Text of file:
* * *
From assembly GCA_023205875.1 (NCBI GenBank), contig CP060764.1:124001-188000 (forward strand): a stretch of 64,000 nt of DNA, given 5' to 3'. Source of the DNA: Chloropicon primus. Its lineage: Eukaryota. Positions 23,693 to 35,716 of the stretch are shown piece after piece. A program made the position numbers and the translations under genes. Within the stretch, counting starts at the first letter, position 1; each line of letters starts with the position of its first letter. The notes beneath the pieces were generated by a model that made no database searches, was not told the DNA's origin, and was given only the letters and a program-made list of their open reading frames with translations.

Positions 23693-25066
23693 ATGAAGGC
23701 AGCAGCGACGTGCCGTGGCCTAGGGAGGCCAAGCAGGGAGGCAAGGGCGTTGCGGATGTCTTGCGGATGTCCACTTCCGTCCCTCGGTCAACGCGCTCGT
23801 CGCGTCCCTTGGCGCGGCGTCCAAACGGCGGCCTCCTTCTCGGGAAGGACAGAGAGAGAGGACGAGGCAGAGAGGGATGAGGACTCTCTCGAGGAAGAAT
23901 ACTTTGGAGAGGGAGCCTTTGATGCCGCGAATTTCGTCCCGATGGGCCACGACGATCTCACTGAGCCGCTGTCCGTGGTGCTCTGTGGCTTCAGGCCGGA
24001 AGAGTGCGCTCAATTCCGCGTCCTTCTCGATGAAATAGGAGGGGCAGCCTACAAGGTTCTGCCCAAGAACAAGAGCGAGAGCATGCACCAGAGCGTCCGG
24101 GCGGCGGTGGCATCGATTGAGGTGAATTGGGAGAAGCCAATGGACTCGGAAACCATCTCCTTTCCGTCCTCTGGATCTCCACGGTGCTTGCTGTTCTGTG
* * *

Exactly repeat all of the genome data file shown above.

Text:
From assembly GCA_023205875.1 (NCBI GenBank), contig CP060764.1:124001-188000 (forward strand): a stretch of 64,000 nt of DNA, given 5' to 3'. Source of the DNA: Chloropicon primus. Its lineage: Eukaryota. Positions 23,693 to 35,716 of the stretch are shown piece after piece. A program made the position numbers and the translations under genes. Within the stretch, counting starts at the first letter, position 1; each line of letters starts with the position of its first letter. The notes beneath the pieces were generated by a model that made no database searches, was not told the DNA's origin, and was given only the letters and a program-made list of their open reading frames with translations.

Positions 23693-25066
23693 ATGAAGGC
23701 AGCAGCGACGTGCCGTGGCCTAGGGAGGCCAAGCAGGGAGGCAAGGGCGTTGCGGATGTCTTGCGGATGTCCACTTCCGTCCCTCGGTCAACGCGCTCGT
23801 CGCGTCCCTTGGCGCGGCGTCCAAACGGCGGCCTCCTTCTCGGGAAGGACAGAGAGAGAGGACGAGGCAGAGAGGGATGAGGACTCTCTCGAGGAAGAAT
23901 ACTTTGGAGAGGGAGCCTTTGATGCCGCGAATTTCGTCCCGATGGGCCACGACGATCTCACTGAGCCGCTGTCCGTGGTGCTCTGTGGCTTCAGGCCGGA
24001 AGAGTGCGCTCAATTCCGCGTCCTTCTCGATGAAATAGGAGGGGCAGCCTACAAGGTTCTGCCCAAGAACAAGAGCGAGAGCATGCACCAGAGCGTCCGG
24101 GCGGCGGTGGCATCGATTGAGGTGAATTGGGAGAAGCCAATGGACTCGGAAACCATCTCCTTTCCGTCCTCTGGATCTCCACGGTGCTTGCTGTTCTGTG